Federal Marijuana Law Will Change In 2019! Alaska, Rhode Island Next To Legalize It!

By Adam Benson

The executive director of the Marijuana Policy Project, Rob Kampia, has recently claimed that momentum will drive two more states – Alaska, and Rhode Island – to follow Colorado and Washington in legalizing marijuana in the year 2014.

Matt Ferner, from the Huffington Post, explains that “Support for marijuana legalization reached a high point in 2013, when polls showed a majority of Americans were in favor of turning away from federal law, which currently considers the drug a Schedule I controlled substance, alongside heroin, PCP and LSD.”

It was only weeks after that a Pew Research Center survey revealed that a full 52 percent of Americans favor legalizing marijuana use. Furthermore, a HuffPost/YouGov poll discovered that 51 percent hold that marijuana should be “legalized, taxed, and regulated like alcohol.”

In a recent interview with Reason, Kampia made several claims about the future of marijuana legalization.

“I think the next state to legalize will be Alaska, through a ballot initiative that we’re running in August of 2014,” Kampia said to Reason.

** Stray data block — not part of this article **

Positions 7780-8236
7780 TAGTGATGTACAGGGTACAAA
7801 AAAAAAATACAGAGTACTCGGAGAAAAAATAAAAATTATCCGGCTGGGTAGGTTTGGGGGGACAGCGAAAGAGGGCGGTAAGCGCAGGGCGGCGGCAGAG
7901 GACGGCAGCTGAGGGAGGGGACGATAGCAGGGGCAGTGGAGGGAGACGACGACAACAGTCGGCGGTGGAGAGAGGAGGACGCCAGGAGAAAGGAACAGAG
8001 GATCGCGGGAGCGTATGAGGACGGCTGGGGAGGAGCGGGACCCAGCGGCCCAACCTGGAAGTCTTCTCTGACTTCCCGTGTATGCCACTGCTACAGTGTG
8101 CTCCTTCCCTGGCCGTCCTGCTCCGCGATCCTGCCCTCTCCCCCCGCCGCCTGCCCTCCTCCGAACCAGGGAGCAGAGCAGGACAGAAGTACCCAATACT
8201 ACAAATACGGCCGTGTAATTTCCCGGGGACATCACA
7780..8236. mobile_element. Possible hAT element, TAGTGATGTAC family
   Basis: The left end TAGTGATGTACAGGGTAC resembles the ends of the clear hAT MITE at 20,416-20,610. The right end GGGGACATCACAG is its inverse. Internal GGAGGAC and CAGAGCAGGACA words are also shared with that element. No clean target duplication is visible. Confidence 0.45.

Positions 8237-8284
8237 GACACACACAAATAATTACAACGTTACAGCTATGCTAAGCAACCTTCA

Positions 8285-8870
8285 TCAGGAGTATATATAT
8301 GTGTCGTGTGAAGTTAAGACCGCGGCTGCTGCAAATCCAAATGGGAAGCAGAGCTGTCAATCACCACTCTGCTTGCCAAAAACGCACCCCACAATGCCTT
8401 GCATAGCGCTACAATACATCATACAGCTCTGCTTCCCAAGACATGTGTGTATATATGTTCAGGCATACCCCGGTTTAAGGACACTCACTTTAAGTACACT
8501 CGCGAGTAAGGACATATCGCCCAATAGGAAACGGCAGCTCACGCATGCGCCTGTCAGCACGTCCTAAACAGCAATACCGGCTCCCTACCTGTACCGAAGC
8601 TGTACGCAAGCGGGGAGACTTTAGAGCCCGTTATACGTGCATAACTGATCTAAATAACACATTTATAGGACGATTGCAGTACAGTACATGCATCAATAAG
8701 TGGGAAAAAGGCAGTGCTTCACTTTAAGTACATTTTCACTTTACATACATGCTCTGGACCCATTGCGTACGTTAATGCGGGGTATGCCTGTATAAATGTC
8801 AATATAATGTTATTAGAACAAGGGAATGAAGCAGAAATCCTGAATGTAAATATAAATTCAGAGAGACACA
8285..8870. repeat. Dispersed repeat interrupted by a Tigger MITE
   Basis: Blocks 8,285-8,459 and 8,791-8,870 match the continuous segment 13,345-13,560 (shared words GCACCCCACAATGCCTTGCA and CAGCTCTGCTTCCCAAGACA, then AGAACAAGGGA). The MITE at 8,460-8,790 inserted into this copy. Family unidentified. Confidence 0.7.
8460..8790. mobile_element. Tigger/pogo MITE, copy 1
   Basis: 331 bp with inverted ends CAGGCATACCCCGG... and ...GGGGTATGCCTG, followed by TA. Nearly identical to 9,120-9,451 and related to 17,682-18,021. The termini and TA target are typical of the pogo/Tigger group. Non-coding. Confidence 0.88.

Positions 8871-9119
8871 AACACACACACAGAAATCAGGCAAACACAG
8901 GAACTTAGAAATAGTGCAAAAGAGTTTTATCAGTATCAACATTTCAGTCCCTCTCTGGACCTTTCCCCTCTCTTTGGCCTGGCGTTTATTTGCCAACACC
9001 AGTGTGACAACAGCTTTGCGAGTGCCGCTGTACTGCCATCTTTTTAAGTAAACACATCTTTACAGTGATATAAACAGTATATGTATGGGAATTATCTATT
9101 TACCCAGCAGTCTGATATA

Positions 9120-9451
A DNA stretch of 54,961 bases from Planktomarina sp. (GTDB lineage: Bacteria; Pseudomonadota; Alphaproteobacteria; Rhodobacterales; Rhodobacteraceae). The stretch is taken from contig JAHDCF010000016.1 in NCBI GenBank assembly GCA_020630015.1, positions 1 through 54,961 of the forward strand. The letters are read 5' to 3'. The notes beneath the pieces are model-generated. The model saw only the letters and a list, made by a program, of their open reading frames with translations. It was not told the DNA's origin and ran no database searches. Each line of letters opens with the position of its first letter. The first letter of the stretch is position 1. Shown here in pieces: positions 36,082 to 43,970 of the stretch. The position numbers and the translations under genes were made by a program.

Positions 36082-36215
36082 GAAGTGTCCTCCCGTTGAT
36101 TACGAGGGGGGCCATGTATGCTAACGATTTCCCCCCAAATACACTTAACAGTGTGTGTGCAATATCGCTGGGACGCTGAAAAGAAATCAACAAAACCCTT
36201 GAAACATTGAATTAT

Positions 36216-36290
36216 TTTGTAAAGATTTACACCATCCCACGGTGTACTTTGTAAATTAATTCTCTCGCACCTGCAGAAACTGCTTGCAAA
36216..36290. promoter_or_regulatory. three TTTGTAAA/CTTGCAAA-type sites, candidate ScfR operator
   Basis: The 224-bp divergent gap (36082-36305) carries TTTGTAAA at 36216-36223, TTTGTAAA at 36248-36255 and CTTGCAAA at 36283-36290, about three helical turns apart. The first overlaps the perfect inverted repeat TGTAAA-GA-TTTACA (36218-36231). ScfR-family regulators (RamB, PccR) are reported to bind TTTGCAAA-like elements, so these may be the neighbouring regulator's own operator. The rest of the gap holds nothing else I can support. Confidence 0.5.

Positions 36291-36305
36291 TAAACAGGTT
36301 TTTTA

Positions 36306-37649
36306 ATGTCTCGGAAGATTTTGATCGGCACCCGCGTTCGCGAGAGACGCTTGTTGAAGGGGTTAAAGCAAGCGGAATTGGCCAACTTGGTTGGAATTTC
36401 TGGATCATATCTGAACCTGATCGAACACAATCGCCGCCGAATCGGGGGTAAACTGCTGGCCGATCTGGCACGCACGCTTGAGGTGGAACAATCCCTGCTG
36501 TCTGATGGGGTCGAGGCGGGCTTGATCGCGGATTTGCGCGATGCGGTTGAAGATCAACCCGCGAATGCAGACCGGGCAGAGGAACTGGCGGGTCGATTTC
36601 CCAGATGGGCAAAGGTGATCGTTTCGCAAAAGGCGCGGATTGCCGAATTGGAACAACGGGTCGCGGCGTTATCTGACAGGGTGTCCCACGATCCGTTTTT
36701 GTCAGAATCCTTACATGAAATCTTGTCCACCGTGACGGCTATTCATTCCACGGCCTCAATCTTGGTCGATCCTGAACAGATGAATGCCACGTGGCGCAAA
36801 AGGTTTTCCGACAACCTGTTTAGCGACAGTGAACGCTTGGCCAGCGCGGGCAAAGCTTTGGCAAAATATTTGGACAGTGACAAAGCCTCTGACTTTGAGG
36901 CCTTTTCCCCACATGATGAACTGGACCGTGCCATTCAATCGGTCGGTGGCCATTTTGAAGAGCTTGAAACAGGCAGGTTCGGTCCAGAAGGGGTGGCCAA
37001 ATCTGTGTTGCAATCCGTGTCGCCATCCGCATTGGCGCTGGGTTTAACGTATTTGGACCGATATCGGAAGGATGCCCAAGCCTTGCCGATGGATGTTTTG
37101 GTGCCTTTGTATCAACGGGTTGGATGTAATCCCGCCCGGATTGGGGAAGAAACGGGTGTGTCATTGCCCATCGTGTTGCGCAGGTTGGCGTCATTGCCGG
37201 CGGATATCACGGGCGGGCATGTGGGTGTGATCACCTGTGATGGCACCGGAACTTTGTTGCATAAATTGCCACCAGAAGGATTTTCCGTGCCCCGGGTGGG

“Through state legislatures, I think the first state is going to be Rhode Island.”

Kampia claimed that many other states will soon vote on marijuana legalization in 2016, including: California, Nevada, Arizona, Maine and possibly Massachusetts.

Kampia’s claims are not unfounded. Ferner explains that “Alaska and Rhode Island both appear to be poised for legalization.” For example,  “in Alaska, Public Policy Polling recently surveyed voters and found that 54 percent are currently in favor of legal weed.”

Rhode Island decriminalized less than an ounce of marijuana back in April and a separate bill rolled out this year would legalize marijuana for recreational use. A survey last year conducted for the Marijuana Policy Project by Public Policy Polling found that 52 percent of Rhode Islanders would support treating weed no differently than alcohol.

The biggest claim Kampia made, however, was that the federal marijuana law would legalize marijuana before the end of the decade. In his words, “my prediction,” is that “the changing federal law will be 2019.” Nevertheless, he said “we’re going to have to deal with a lot of difficult states after 2019, like Mississippi and Alabama.”

 

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